Update: FIRE has tallied the number of colleges and universities that have made statements supporting free speech, based on the list compiled by Chris Peterson, Massachusetts Institute of Technology assistant director of undergraduate admissions. Out of the schools in our Spotlight database that made statements on free speech, 61 have a “red light” speech code rating, 93 have a “yellow light” rating, and only 12 have a “green light” rating. Full results can be viewed here. FIRE stands ready to help any university with revising its speech codes. In the wake of the Feb. 14 mass shooting at Florida’s Marjory […]

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  • The 10 worst colleges for free speech: 2018

    February 12, 2018

    Every year, FIRE chooses the 10 worst colleges for free speech — and unfortunately, 2017 left us with plenty of options: Campuses were rocked by violent mob censorship, monitored by bias response teams, plagued by free speech zones, and beset by far too many disinvitation attempts. Although the number of colleges with the most restrictive speech codes has continued to decline, 90 percent of schools still maintain codes that either clearly restrict or could too easily be used to restrict free speech. Today, we present our 2018 list of the 10 worst colleges for free speech. As always, our list […]

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  • FIRE names America’s 10 worst colleges for free speech: 2018

    February 12, 2018

    PHILADELPHIA, Feb. 12, 2018 — Each year, colleges across the country find dubious ways to silence student and faculty expression. In the last year, administrators became embroiled in litigation for telling a student he couldn’t hand out Spanish-language copies of the U.S. Constitution outside a free speech zone, continued a years-long effort to ban a group from campus due to its political viewpoint, and even investigated a professor for a satirical tweet — eventually driving him to resign. The Foundation for Individual Rights in Education has identified America’s 10 worst colleges for free speech, published today with detailed descriptions on […]

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  • Texas State University, asked to protect student newspaper’s First Amendment rights, offers muted response

    December 22, 2017

    Earlier this month, FIRE joined the National Coalition Against Censorship and the Student Press Law Center in a letter to Texas State University President Denise M. Trauth, calling on TSU to clearly rebuff threats by its student body president to defund the student newspaper, The University Star. The newspaper faced calls for revocation of its funding after it published an editorial arguing that race is a social construct used to oppress non-white populations, that the concept of whiteness should be destroyed, and that those identifying as white “shouldn’t exist.” As my colleague Ari Cohn explained, the piece was widely criticized […]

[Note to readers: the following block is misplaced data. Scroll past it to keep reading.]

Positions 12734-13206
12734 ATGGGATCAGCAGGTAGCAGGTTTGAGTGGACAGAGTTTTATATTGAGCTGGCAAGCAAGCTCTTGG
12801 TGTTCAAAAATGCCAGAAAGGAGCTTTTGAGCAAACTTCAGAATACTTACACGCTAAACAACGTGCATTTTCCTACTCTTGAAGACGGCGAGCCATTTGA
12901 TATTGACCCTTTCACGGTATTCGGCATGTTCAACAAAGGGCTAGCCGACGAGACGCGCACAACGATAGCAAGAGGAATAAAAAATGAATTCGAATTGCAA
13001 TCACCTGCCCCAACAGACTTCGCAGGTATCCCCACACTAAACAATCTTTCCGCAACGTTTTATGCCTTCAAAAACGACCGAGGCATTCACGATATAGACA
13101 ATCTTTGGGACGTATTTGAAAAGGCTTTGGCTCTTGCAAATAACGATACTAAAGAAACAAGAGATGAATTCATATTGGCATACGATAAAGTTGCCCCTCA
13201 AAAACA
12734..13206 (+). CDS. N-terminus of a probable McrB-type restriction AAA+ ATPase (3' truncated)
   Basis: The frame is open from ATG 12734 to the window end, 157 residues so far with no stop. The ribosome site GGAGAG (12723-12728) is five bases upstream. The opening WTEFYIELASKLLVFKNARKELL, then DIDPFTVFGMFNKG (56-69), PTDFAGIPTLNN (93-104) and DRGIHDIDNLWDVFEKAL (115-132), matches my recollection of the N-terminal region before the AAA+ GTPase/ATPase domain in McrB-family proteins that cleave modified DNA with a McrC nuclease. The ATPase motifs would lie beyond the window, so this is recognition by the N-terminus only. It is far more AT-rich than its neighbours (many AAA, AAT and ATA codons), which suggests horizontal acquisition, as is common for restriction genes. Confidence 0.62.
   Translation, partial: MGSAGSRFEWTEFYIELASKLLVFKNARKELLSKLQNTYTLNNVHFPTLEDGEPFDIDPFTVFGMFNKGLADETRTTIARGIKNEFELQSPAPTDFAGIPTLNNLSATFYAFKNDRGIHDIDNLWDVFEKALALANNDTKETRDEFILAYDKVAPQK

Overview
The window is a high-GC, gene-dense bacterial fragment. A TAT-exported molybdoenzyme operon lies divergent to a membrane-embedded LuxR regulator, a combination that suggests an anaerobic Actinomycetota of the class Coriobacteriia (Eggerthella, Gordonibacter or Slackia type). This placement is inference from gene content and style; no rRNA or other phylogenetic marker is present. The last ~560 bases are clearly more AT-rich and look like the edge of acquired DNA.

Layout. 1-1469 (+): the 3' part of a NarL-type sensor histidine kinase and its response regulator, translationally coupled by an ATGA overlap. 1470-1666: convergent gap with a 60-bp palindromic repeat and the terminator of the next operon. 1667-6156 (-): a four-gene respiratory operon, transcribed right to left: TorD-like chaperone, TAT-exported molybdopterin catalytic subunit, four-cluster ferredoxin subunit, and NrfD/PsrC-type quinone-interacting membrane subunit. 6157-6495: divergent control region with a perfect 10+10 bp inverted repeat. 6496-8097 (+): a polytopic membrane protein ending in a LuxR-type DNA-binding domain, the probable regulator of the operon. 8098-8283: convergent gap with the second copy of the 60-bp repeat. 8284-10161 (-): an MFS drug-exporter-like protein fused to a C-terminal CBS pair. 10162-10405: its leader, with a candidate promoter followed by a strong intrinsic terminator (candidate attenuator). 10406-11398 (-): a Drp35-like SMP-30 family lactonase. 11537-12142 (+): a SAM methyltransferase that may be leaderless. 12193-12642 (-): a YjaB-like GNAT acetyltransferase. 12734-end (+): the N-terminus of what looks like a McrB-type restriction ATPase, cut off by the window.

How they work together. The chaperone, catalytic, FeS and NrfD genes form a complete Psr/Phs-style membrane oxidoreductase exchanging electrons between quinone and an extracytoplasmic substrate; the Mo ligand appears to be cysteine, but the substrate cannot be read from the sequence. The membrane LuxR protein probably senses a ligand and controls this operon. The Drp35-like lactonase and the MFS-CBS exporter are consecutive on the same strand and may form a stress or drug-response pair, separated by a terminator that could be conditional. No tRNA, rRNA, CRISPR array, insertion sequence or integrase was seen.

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  • Students, faculty, and administrators launch attack on Texas State University newspaper

    December 13, 2017

    Attacks on student newspapers following the publication of controversial articles are unfortunately commonplace. Over the years, FIRE has seen newspaper advisers fired, issues stolen from racks, formal disciplinary investigations, attempted administrative takeovers, threats to newspaper funding, and even complete defunding of all student media, simply because some on (or off) campus did not like what a particular student paper published. But perhaps slightly less common is a concerted attack from administrators, faculty, and students on a student newspaper all at once. Sadly, that is exactly what is happening at Texas State University, and FIRE has joined with two other free […]

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  • Texas Students, FIRE’s Joe Cohn is Coming to a Campus Near You

    October 6, 2014

    Yeehaw! Joe Cohn, FIRE’s Legislative and Policy Director, will be traveling across the Lone Star State for a rootin’ tootin’ Texan campus tour. Students and faculty at or near the University of Houston, University of Texas at San Antonio, University of Texas at Austin, Texas State University at San Marcos, and Texas A&M are invited to attend Joe’s presentation and learn about their rights to freedom of speech and due process on campus. University of Houston When: Monday, October 6, 6:30 p.m. Where: Moody Towers Lobby   University of Texas at San Antonio When: Tuesday, October 7,  6:00 p.m. Where: […]

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  • Texas State’s ‘Common Experience’ on First Amendment Should Begin With Revision of Speech Codes

    September 22, 2011

    We recently took note of an interview featuring Texas State University-San Marcos (TSU) President Denise Trauth in TSU’s The University Star, in which President Trauth spoke at length about her experiences as an undergraduate reporter at her college’s campus newspaper, as a high school journalism teacher, and as features editor for The Daily Iowan at the University of Iowa. But what really caught our attention was her answer to the question, “Does the Common Experience theme this year, the First Amendment, have a special significance to you?” Trauth responded: Absolutely. I did years and years doing research in this very […]